Adrian McFarland farms in partnership with his wife Sharon and their eldest son Ryan who is part time. They run a herd of 106 Holstein cows plus followers on their 64ha farm.
The herd is TMR and parlour fed in winter and grazed in summer to produce an average 8,069kg milk at 4.2% fat and 3.28% protein, with an SCC of 101,000 cells/ml.
David Irwin farms in partnership with his parents David and Sylvia Irwin and along with two full-time staff they run the pedigree Holstein herd of 170 autumn/winter calving cows plus followers.
The 93ha unit is mainly grass with 20ha of spring barley grown for the dairy rations. The herd is fully housed and averages 12,300kg milk at 3.84% fat and 3.21% protein.
An engineering graduate, David has also concentrated on developing a high health status herd with good fertility and this has enabled him to grow sales of pedigree stock — worth more than 5ppl to the business.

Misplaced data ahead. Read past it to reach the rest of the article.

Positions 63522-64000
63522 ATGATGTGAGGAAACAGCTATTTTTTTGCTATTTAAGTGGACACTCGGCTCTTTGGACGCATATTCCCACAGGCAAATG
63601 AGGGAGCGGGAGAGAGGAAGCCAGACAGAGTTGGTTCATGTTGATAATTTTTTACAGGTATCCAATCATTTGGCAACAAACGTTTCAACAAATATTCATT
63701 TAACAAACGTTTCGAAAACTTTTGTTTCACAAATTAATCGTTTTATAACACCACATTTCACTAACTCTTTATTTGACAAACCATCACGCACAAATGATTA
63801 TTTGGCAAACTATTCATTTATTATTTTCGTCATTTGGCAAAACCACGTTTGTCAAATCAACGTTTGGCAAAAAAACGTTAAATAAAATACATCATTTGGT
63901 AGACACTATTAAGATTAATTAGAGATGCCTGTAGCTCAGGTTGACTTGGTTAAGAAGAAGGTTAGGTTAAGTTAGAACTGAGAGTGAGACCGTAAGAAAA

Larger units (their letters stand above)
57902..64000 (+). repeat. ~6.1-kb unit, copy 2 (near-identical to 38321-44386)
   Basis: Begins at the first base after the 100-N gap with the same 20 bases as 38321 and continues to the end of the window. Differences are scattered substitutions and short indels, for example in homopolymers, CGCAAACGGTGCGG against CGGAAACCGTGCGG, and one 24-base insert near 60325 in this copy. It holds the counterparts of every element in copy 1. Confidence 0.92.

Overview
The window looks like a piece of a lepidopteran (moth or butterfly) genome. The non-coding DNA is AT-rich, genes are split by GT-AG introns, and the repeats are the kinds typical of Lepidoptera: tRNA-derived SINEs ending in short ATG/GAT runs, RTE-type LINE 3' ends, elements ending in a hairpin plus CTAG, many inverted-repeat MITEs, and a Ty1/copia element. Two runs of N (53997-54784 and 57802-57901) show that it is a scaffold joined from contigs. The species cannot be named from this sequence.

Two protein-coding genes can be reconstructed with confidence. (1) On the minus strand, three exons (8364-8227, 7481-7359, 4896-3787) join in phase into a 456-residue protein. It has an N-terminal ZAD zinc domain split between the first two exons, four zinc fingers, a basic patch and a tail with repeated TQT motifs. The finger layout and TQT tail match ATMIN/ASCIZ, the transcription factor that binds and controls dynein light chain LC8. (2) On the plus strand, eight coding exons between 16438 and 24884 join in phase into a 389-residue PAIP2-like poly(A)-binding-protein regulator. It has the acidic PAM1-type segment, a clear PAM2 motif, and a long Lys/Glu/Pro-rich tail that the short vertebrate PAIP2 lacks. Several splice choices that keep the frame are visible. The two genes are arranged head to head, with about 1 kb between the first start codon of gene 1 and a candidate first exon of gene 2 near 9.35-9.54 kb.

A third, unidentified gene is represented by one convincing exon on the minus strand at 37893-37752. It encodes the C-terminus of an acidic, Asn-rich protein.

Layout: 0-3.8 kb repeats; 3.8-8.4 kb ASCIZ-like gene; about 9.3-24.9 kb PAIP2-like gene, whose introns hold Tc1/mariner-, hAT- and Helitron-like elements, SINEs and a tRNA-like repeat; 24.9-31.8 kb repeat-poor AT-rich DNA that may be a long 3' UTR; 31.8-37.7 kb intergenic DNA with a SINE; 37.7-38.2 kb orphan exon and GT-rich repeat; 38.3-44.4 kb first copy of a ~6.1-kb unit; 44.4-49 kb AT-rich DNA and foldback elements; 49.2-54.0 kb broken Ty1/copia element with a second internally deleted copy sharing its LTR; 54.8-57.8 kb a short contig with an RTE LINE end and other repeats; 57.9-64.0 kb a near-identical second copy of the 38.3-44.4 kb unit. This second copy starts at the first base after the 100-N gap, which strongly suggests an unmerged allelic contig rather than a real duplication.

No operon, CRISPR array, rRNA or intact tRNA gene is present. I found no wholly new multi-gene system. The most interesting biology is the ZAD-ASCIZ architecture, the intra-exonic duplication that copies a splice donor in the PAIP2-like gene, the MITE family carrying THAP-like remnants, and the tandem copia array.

The herd is accredited Johne’s and BVD free.
So the RABDF have decided to reschedule the show to a September date and to make it a one-day event. This will reduce the cost to exhibitors, improve the daily attendance and suit grassland farmers better, many of whom were busy making hay or silage during the show.
However, they have a problem as their next event will take place only one week before the UK Dairy event which is hosted by Holstein UK and takes place in Telford which is only 33 miles away.
Trade exhibitors would prefer the NEC for access but do not want to attend two dairy events.
No doubt the RABDF and Holstein UK will eventually decide to merge both events — which would benefit both organisers, dairy farmers and trade exhibitors.